Blakelock R, Barr J, Barr P, 1987, Bridge Inspection in developing countries, 4th ICLVR, TRR 1106, Transportation Research Board, Washington

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(B, N) pp140-146 This paper reviews the Bridge Inspector’s Handbook and Guide produced by TRL (referenced below). It discuses the background to the guide and the stages in its production. The handbook and guide are reviewed highlighting key points and the reasons for its final layout, to be readable and understandable by engineers and bridge inspectors. Finally the paper discusses the field trials of the handbook and guide.

Brandon T, 1989, River Engineering - Part2, Structures and Coastal Defence Works, Institute of Water and Environmental Management, London (D, H, N) pp332 This book is the second of two volumes and covers the design and construction and maintenance of water structures. It is primarily concerned with the design of river control structures such as lock, weirs and sluices, but also includes limited discussion on river protection, culverts and bridges. There are two useful chapters on maintenance issues and construction planning and management.

Clark J, Hellin J, 1996, Bio-Engineering for Effective Road Maintenance in the Caribbean, Natural Resources Institute, Chatham, UK (E, M, R, T) pp122 This book discusses the use of vegetation for the control of erosion and stabilising slopes indicating the functions different types of vegetation can perform. Six simple techniques are described, along with the vegetation species that may be used, which are useful in the road sector for drainage control. The book also contains a large section which gives background details of eleven species which are suitable for bio-engineering. These species are normally found in the Caribbean, however the description of the species and specification of different planting material should allow practitioners in other areas to make use of the information.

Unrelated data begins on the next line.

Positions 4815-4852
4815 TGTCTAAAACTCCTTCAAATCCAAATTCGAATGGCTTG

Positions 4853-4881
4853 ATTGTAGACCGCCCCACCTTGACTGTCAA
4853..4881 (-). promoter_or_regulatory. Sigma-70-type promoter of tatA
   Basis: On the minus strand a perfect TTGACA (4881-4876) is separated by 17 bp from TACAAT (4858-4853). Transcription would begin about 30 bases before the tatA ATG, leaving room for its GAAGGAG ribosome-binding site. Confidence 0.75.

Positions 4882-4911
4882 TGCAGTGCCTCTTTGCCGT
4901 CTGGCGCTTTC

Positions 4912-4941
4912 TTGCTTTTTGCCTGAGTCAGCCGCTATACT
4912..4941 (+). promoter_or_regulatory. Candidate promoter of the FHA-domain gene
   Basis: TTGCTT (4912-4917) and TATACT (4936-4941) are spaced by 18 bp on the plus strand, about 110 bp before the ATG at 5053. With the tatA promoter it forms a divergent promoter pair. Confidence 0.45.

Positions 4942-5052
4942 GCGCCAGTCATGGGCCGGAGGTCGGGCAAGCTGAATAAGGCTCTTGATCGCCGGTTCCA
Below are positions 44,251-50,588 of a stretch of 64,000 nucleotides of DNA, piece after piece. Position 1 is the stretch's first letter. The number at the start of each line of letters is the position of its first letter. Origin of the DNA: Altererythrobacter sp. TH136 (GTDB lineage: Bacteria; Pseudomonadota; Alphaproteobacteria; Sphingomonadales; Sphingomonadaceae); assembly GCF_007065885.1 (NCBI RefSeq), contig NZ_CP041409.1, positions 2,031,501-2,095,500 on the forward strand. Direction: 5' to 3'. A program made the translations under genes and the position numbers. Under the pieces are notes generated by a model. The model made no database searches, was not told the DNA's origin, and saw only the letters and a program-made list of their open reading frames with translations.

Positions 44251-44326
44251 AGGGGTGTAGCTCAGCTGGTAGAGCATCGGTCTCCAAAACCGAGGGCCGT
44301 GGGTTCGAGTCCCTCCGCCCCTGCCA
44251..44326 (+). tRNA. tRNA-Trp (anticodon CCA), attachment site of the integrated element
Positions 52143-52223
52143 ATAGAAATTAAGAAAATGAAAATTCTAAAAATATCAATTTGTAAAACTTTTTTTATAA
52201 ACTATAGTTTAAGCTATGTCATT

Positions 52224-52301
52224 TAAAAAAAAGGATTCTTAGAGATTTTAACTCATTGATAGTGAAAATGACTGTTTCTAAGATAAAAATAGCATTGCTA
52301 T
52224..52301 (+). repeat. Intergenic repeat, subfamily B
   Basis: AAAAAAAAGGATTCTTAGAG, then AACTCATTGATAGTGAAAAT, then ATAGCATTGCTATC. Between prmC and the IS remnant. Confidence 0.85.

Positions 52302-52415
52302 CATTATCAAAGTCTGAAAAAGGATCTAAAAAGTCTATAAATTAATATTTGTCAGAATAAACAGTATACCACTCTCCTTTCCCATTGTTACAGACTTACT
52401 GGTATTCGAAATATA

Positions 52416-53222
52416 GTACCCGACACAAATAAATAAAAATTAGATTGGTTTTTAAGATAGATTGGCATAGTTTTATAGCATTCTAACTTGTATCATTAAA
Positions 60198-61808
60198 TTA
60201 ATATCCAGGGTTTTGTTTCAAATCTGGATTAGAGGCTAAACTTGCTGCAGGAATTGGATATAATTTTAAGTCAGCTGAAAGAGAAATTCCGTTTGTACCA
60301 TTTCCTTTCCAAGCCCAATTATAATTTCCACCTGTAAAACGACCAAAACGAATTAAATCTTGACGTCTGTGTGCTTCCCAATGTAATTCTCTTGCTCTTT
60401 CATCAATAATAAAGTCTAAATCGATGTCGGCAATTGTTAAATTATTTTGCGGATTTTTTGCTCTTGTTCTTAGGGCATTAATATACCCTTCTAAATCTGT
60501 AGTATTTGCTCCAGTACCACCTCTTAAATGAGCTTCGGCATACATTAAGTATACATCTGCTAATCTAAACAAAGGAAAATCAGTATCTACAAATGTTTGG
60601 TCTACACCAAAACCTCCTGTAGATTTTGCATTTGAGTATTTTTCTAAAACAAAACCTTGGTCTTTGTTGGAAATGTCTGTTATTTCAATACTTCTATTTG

Coghlan G, Davis N, 1979, Low Water Crossings, 2nd ICLVR, Transportation Research Board, Washington (I) pp6 This paper explains the differences between fords, vented fords and low water bridges. It examines the location and financial criteria for selecting the most appropriate crossing and discusses the design features of each of the 3 types of crossing. The paper includes a number of photographs with case studies of low water crossings showing different design failures. Department of Roads - Nepal, 1995, Construction Guidelines for Low Cost Feeder Roads, Ministry of Works and Transport, Government of Nepal (D, E, M, S) pp22 This booklet lists the construction standards for 8 different structures encountered on Nepalese feeder roads. The majority of the structures are constructed from masonry and are shown in a series of figures which indicate the salient design features.

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Department of Roads - Nepal, 1997, Use of Bioengineering in the Road Sector, Ministry of Works and Transport, Government of Nepal (E, M, R, T) pp20 This manual produced by the geo-environmental unit explains how bio-engineering can be applied within the road sector. It introduces the concepts of bio-engineering, explains the techniques which can be used and assists with the selection of the most appropriate technique.

Department of Roads - Nepal, 1997, Design Standards for Feeder Roads, Ministry of Works and Transport, Government of Nepal (A, D) pp22 This booklet lists the design standards to be adopted for feeder roads with different levels of traffic encountered in Nepal. It also has useful information highlighting criteria for upgrading the standard of the road and highway structures.